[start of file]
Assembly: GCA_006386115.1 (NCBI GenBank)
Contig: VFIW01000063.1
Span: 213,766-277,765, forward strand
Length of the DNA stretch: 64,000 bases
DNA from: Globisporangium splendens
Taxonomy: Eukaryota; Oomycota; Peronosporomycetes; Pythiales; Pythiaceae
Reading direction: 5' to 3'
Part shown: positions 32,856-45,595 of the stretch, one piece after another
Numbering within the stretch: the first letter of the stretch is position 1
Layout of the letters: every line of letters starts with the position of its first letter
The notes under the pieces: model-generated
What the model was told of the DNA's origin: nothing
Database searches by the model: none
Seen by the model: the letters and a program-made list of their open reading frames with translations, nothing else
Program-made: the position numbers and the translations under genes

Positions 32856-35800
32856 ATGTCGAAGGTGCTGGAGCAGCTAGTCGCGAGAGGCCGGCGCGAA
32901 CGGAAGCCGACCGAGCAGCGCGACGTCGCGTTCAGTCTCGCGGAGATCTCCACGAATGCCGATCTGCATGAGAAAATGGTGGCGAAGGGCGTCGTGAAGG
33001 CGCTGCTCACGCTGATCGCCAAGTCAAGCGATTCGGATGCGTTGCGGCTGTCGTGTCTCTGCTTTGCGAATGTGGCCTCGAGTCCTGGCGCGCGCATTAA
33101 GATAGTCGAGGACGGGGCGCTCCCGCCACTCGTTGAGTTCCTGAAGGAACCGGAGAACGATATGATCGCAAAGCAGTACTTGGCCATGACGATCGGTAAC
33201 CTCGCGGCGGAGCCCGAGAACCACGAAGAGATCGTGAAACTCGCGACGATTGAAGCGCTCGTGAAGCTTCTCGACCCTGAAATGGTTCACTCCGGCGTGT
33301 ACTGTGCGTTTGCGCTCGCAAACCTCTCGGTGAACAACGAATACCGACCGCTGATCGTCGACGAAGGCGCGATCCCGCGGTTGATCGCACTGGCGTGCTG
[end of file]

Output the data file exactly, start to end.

Assembly: GCA_006386115.1 (NCBI GenBank)
Contig: VFIW01000063.1
Span: 213,766-277,765, forward strand
Length of the DNA stretch: 64,000 bases
DNA from: Globisporangium splendens
Taxonomy: Eukaryota; Oomycota; Peronosporomycetes; Pythiales; Pythiaceae
Reading direction: 5' to 3'
Part shown: positions 32,856-45,595 of the stretch, one piece after another
Numbering within the stretch: the first letter of the stretch is position 1
Layout of the letters: every line of letters starts with the position of its first letter
The notes under the pieces: model-generated
What the model was told of the DNA's origin: nothing
Database searches by the model: none
Seen by the model: the letters and a program-made list of their open reading frames with translations, nothing else
Program-made: the position numbers and the translations under genes

Positions 32856-35800
32856 ATGTCGAAGGTGCTGGAGCAGCTAGTCGCGAGAGGCCGGCGCGAA
32901 CGGAAGCCGACCGAGCAGCGCGACGTCGCGTTCAGTCTCGCGGAGATCTCCACGAATGCCGATCTGCATGAGAAAATGGTGGCGAAGGGCGTCGTGAAGG
33001 CGCTGCTCACGCTGATCGCCAAGTCAAGCGATTCGGATGCGTTGCGGCTGTCGTGTCTCTGCTTTGCGAATGTGGCCTCGAGTCCTGGCGCGCGCATTAA
33101 GATAGTCGAGGACGGGGCGCTCCCGCCACTCGTTGAGTTCCTGAAGGAACCGGAGAACGATATGATCGCAAAGCAGTACTTGGCCATGACGATCGGTAAC
33201 CTCGCGGCGGAGCCCGAGAACCACGAAGAGATCGTGAAACTCGCGACGATTGAAGCGCTCGTGAAGCTTCTCGACCCTGAAATGGTTCACTCCGGCGTGT
33301 ACTGTGCGTTTGCGCTCGCAAACCTCTCGGTGAACAACGAATACCGACCGCTGATCGTCGACGAAGGCGCGATCCCGCGGTTGATCGCACTGGCGTGCTG